As if the Christmas “wind-down” isn’t challenging enough: managing staff holidays and everyone wanting to spend time with their families while making sure clients still get the best care possible. Well, one of our teams got quite a surprise.
Our South Liverpool team, led by Diana Brady and Paul Williams, got the call that they were to receive a CQC inspection just days before the Christmas holiday.
However, these are professionals and take assessments in their stride. If you’ve got confidence in your work, there is nothing to stress about.
Therefore, it was a welcome Christmas gift to find out they had indeed maintained their overall rating of “Good”. Yet, that wasn’t all. The icing on the cake came in the form of “Outstanding” in the area of “Responsiveness”.
All of our up and running Apollo franchises have performed above and beyond in their recent inspections, achieving “Good” ratings, meaning their care is consistent, no matter who they are dealing with. Head office has been working with the individual teams to work towards overall ratings of “Outstanding”.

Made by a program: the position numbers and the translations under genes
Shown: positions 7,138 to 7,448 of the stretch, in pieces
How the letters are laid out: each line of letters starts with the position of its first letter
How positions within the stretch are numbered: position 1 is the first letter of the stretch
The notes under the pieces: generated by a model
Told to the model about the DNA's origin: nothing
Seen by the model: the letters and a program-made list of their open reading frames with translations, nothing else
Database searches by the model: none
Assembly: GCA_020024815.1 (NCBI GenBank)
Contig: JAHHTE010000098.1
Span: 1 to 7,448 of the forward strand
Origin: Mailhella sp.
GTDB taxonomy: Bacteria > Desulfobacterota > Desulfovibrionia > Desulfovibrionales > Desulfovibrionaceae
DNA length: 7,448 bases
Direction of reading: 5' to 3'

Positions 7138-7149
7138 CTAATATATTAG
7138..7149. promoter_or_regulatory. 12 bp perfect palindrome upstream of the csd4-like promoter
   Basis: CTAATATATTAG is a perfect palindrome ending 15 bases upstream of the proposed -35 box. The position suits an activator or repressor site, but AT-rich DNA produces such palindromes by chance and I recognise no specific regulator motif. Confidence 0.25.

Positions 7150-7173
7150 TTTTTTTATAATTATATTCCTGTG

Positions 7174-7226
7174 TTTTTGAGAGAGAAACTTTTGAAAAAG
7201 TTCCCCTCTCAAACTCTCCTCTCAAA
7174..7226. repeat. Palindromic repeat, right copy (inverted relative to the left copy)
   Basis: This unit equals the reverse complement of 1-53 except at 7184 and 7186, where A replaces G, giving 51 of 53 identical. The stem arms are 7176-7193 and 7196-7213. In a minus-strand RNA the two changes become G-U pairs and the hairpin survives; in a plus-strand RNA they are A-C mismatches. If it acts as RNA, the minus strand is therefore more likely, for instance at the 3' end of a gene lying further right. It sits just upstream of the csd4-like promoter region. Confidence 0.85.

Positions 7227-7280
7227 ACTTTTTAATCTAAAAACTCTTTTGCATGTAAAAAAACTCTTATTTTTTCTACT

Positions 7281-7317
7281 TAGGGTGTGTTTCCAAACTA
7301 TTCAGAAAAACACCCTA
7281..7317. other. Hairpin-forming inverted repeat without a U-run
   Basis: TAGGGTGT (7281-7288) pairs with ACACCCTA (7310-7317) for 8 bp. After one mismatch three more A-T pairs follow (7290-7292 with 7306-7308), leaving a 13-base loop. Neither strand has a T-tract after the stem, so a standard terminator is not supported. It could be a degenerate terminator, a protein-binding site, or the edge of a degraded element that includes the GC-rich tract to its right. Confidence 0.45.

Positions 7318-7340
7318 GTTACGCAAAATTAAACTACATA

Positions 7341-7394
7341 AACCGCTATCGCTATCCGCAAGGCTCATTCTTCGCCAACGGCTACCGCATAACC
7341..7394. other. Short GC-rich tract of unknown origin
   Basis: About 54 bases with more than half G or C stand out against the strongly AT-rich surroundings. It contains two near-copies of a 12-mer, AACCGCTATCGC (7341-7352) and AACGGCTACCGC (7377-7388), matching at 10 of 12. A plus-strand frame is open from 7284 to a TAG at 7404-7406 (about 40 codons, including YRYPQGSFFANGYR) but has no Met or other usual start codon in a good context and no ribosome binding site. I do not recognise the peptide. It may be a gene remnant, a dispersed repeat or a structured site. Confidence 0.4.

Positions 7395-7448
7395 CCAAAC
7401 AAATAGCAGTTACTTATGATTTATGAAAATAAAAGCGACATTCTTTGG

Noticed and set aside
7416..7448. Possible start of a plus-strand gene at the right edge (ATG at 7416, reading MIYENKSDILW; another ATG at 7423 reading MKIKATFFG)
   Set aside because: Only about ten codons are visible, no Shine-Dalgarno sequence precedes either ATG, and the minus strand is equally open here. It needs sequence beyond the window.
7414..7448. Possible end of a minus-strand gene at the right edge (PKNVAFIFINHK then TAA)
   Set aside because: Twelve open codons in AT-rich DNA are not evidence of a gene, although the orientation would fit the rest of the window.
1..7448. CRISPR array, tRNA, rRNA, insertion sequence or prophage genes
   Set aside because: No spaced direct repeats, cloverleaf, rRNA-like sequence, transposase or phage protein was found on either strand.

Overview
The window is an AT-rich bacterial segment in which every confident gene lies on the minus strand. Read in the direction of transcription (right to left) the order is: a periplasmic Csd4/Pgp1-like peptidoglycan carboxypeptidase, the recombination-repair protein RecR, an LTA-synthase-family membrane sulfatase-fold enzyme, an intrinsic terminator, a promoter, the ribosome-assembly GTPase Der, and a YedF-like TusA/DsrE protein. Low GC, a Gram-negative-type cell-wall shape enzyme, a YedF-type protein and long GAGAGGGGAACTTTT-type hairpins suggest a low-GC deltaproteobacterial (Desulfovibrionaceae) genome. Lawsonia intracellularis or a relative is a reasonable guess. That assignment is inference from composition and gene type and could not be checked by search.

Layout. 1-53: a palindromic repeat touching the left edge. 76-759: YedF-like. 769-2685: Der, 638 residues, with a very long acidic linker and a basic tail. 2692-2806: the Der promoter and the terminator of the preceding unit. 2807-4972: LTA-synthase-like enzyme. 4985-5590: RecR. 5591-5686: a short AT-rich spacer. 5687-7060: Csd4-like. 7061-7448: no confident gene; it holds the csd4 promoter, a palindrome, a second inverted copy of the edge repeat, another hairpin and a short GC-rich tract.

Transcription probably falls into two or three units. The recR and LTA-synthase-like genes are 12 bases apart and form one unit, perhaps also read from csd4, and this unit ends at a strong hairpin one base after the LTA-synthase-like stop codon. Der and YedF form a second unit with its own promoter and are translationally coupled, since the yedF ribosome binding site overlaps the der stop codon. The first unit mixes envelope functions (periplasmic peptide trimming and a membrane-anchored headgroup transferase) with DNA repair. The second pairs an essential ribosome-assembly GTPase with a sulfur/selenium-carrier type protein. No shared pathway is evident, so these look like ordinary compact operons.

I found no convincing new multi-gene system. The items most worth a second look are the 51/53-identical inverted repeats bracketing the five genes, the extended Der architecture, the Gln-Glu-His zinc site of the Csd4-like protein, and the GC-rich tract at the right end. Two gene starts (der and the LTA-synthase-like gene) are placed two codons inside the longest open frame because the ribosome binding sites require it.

It’s no mean feat that South Liverpool have been able to break into one “Outstanding” category, showing that their efforts are paying off.
What is the CQC looking for?
There are five areas that the CQC inspect home care companies on:
Safety – Are clients protected from harm?
Effectiveness – Does the service achieve good outcomes?
Care – Does the service treat people with compassion, kindness, dignity and respect?
Responsiveness – Does the service meet the needs of service users?
Leadership – Is the service well-led?
What happens during an inspection?
A care company only has 48 hours’ notice that the inspection is going to take place. Routine inspections take place every two years.